k הֶֽחֳדַ֫לְתִּי Ju 99.11.13 is altogether anomalous, and only a few authorities give הֶֽחֱדַלְתִּי (Hiphʿil), adopted by Moore in Haupt’s Bible. According to Qimḥi, Olshausen, and others, the Masora intended a perfect Hophʿal with syncope of the preformative after the ה interrogative = הֶהָֽחֳדַ֫לְתִּי, or (according to Olshausen) with the omission of the ה interrogative. But since the Hiphʿil and Hophʿal of חָדֵל nowhere occur, it is difficult to believe that such was the intention of the Masora. We should expect the perfect Qal, הֶֽחָדַ֫לְתִּי. But the Qameṣ under the ה, falling between the tone and counter-tone, was naturally less emphasized than in חָדַ֫לְתִּי, without the ה interrogative. Consequently it was weakened, not to simple Šewâ, but to ־ֳ, in order to represent the sound of the Qameṣ (likewise pronounced as å) at least in a shortened form. The Seghôl of the ה interrogative is explained, in any case, from §100n (cf. the similar pointing of the article, e.g. in הֶֽחֳדָשִׁים, §35k). For the accusative after חָדֵל, instead of the usual מִן, Jb 317 affords sufficient evidence.
l Also in the other forms of the imperative the guttural not infrequently influences the vowel, causing a change of ĭ (on this ĭ cf. §48i) into Seghôl, e.g. אֶסְפָה gather thou, Nu 1116; עֶרְכָה set in order, Jb 335; חֶשְׂפִּי strip off, Is 472 (on this irregular Dageš cf. §46d), especially when the second radical is also a guttural, e.g. אֶֽהֱבוּ Am 515, ψ 3124; cf. Zc 819; אֶֽחֱזוּ Ct 215; cf. also in verbs ל״ה, עֱנוּ sing ye, Nu 2117, ψ 1477 (compared with עֲנוּ answer ye, 1 S 123) and אֱלִי Jo 18.—Pathaḥ occurs in חַבְלֵ֫הוּ hold him in pledge, Pr 2016, and probably also in ψ 914 (חַֽנְנֵ֫נִי).—As a pausal form for חָרְבִי (cf. the plur. Jer 212) we find in Is 4427 חֳרָ֑בִי (cf. the imperf. יֶֽחֱרַב) with the ŏ repeated in the form of a Ḥaṭeph-Qameṣ. For other examples of this kind, see §10h and §46e.
m 2. The pronunciation (mentioned above, No. 2) of the imperfects in ă with Seghôl under the preformative in a firmly closed syllable (e.g. יֶחְדַּל, יֶחְכַּם) regularly gives way to the soft combination in verbs which are at the same time ל״ה, e.g. יֶֽחֱזֶה, יֶֽחֱצֶה &c. (but cf. יֶהְגֶּה &c., יַחְתֶּה Pr 627, אֶעְשֶׂה ed. Mant., Ex 320). Even in the strong verb וַיֶּֽחֱזַק is found along with יֶחְזַק. Cf. also וַתַּעְגַּב Ez 235; וַיַּעְקְבֵנִי Gn 2736 (so Ben-Asher; but Ben-Naphtali וַיַּֽעַקְ׳); וַתַּחְלְקֵם Neh 922, and so always in the imperfect Qal of עָזַר with suffixes, Gn 4925, &c.—תְּאֵֽהֲבוּ Pr 122 is to be explained from the endeavour to avoid too great an accumulation of short sounds by the insertion of a long vowel, but it is a question whether we should not simply read תֵּֽאהֲבוּ with Haupt in his Bible, Proverbs, p. 34, 1. 44 ff.; cf. the analogous instances under p, and such nouns as בְּאֵר, זְאֵב, §93t.—On יְחָבְרְךָ ψ 9420 for יַחְבָּרְךָ (according to Qimḥi, and others, rather Puʿal) cf. §60b.
n יַאְטֵם ψ 585 and יַעְרִם to deal subtilly, 1 S 2322, Pr 155, 1925, may be explained with Barth (ZDMG. 1889, p. 179) as i-imperfects (see above, §47i),—the latter for the purpose of distinction from the causative יַֽעֲרִים ψ 834.—Instead of the unintelligible form וַיֵּחָֽלְקֵם (so ed. Mant.; Baer and Ginsb. as in 243) 1 Ch 236 and וַיֶּֽחָ׳ 243 (partly analogous to תָּֽעָבְדֵם §60b) the Qal וַיַּחְלְקֵם is to be read. The form יִֽרַדֹּף ψ 76 which is, according to Qimḥi (in Mikhlol; but in his Lexicon he explains it as Hithpaʿēl), a composite form of Qal (יִרְדֹּף) and Piʿēl (יְרַדֵּף), can only be understood as a development of יִֽרְדֹף (cf. §64h on יִֽצֲחַק, and §69x on תִּֽהֲלַךְ Ex 923, ψ 739). Pathaḥ has taken the place of Ḥaṭeph-Pathaḥ, but as a mere helping-vowel (as in שָׁמַעַתְּ §28e, note 2) and without preventing the closing of the syllable. It is much simpler, however, to take it as a forma mixta, combining the readings יִרְדֹּף (impf. Qal) and יְרַדֵּף (impf. Piʿel).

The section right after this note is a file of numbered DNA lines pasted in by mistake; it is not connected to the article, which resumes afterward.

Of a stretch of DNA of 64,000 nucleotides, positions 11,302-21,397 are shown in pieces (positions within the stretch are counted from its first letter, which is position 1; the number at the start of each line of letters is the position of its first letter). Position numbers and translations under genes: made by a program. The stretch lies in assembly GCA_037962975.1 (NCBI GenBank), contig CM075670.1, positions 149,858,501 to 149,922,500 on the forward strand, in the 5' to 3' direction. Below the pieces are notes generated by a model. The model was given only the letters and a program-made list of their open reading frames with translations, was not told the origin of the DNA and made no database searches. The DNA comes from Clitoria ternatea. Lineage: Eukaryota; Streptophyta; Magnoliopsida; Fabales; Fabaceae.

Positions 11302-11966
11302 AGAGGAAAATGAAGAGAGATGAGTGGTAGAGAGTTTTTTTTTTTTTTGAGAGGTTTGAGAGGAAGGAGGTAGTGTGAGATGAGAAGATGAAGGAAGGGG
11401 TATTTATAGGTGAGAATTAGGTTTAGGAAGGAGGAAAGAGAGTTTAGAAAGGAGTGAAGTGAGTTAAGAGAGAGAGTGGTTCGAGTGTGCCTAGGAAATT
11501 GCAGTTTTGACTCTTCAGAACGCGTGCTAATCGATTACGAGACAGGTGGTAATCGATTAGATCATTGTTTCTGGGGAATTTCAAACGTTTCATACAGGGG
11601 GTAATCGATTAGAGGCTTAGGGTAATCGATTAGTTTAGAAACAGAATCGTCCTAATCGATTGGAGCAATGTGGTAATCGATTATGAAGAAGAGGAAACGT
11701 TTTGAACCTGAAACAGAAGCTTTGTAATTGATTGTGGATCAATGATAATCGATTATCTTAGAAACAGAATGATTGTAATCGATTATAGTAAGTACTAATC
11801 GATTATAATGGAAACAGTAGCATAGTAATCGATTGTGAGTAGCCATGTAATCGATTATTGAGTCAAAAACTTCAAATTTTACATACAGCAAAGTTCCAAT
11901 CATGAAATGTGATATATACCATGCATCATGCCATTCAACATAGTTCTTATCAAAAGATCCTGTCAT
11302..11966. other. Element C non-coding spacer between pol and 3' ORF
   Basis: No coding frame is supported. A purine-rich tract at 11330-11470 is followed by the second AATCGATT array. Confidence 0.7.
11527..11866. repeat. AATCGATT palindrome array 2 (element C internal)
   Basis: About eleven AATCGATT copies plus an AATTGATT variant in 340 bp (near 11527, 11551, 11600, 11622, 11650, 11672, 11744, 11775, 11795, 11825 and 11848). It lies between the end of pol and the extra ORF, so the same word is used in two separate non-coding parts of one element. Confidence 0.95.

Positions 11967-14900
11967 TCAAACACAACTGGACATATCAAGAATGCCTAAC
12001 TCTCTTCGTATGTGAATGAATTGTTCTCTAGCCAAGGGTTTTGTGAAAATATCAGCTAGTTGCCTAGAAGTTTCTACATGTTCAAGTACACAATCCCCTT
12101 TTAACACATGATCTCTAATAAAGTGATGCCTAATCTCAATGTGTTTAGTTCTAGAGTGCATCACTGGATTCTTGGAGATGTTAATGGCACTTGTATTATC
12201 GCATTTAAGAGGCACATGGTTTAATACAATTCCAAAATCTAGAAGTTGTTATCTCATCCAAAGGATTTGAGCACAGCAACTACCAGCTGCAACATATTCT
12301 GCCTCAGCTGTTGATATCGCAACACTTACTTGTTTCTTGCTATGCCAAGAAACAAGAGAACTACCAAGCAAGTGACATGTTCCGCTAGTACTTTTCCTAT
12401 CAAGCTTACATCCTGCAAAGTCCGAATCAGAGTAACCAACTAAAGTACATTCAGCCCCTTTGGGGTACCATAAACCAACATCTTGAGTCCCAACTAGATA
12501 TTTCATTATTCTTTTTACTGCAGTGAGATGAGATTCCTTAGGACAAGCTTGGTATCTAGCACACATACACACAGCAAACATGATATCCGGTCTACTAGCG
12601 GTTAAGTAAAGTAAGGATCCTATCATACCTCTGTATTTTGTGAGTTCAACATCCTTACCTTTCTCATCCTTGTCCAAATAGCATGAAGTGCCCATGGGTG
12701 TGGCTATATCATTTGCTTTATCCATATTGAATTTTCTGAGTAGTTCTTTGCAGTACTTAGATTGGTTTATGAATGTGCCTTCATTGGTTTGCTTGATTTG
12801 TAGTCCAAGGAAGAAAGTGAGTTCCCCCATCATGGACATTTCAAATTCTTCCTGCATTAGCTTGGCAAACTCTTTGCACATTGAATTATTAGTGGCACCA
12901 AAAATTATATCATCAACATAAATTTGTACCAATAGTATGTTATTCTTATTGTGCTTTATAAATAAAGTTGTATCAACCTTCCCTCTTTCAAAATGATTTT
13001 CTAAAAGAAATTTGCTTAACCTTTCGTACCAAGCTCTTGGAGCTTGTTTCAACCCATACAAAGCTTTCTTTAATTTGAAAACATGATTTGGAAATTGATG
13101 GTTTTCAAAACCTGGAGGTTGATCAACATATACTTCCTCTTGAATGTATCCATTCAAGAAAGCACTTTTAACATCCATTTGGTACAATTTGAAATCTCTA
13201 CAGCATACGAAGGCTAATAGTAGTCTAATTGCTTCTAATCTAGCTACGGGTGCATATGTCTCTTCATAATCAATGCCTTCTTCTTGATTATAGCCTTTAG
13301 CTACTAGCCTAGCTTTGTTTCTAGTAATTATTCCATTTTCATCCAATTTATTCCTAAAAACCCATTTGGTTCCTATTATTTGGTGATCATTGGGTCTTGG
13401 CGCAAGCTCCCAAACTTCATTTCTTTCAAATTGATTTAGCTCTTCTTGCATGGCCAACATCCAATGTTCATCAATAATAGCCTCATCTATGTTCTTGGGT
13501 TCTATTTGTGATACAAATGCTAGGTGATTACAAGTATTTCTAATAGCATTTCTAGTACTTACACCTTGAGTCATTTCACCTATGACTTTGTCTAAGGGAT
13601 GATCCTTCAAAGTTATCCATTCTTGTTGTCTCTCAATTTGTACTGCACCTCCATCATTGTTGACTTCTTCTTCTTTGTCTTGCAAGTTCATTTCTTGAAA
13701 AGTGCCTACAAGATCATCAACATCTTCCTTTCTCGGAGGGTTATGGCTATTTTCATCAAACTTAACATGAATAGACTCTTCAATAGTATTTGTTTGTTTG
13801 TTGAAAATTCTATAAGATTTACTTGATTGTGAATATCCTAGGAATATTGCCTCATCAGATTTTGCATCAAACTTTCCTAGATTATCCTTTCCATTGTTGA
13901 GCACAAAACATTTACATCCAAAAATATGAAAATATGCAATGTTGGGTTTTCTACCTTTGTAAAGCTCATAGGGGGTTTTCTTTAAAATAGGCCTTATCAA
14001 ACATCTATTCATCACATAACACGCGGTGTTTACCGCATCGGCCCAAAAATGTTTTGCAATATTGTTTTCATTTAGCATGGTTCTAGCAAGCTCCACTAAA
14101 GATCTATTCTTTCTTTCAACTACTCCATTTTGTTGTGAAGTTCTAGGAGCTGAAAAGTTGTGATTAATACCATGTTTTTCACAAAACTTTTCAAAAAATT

II. On Hiphʿîl and Hophʿal.
o 3. The above-mentioned (f, 3) change of ־ֶֽ־ֱ to ־ַֽ־ֲ occurs in the perfect Hiphʿîl, especially when wāw consecutive precedes, and the tone is in consequence thrown forward upon the afformative, e.g. הֶֽעֱמַ֫דְתָּ, but וְהַֽעֲמַדְתָּ֫ Nu 36, 813, 2719; הֶֽעֱבַ֫רְתִּי, but וְהַֽעֲבַרְתִּ֫י Jer 1514, Ez 2037; even in the 3rd sing. וְהַֽאֲוִין ψ 772.—On the contrary ־ֶֽ־ֱ occurs instead of ־ַֽ־ֲ in the imperative Hiphʿil, Jer 498.30; and in the infinitive Jer 3132. The preformative of עתר in Hiphʿîl always takes a in a closed syllable: Ex 84 הַעְתִּ֫ירוּ; verse 5 אַעְתִּיר; also verse 25 and Jb 2227.
p 4. In the perfect Hiphʿîl ־ֶֽ־ֱ is sometimes changed into ־ֵֽ־ֲ, and in Hophʿal ־ֶֽ־ֳ into ־ֽׄ־ֲ (cf. §23h); הֵֽעֲבַ֫רְתָּ Jos 77, הֵֽעֲלָה Hb 115, הֹֽעֲלָה Ju 628, 2 Ch 2034, Na 28, always before ע, and hence evidently with the intention of strengthening the countertone-syllable (הֵֽ or הֹֽ) before the guttural. On a further case of this kind (זֹֽעֲמָה) see §64c. Something similar occurs in the formation of segholate nouns of the form qŏṭl; cf. §93q, and (on אֵמוּן &c. for אֱמוּן) §84aq.—In the imperfect consecutive וַיַּֽחֲזֶק בּוֹ the tone is thrown back on to the first syllable. On the Hophʿal תָּֽעָבְדֵם Ex 205, &c., see §60b.
III. הָיָה and חָיָה.
q 5. In the verbs הָיָה to be, and חָיָה to live, the guttural hardly ever affects the addition of preformatives; thus imperfect Qal יִֽהְיֶה and יִֽחְיֶה, Niphʿal נִֽהְיָה); but in the perfect Hiphʿîl הֶֽחֱיָה (2nd plur. וְהַֽחֲיִתֶם Jos 213, and even without wāw consecutive, Ju 819). Initial ה always has Ḥaṭeph-Seghôl instead of vocal Šewâ; הֱיֵה, הֱיוֹת, הֱיוֹתָם 1 S 257, הֱיִיתֶם (except הֲיִי be thou! fem. Gn 2460). The 2nd sing. fem. imperative of חָיָה is חֲיִי live thou, Ez 166; the infinitive, with suffix, חֲיוֹתָם Jos 58. After the prefixes וְ, בְ, כְ, לְ, מִ (=מִן) both ה and ח retain the simple Šewâ (§28b) and the prefix takes ĭ, as elsewhere before strong consonants with Šewâ; hence in the perfect Qal וִֽהְיִיתֶם, imperative וִֽהְיוּ, infinitive לֽהְיוֹת, בִּֽהְיוֹת &c. (cf. §16f, ε). The only exception is the 2nd sing. masc. of the imperative after wāw; וֶֽהְיֵה Gn 122, &c., וֶֽחְיֵה Gn 207.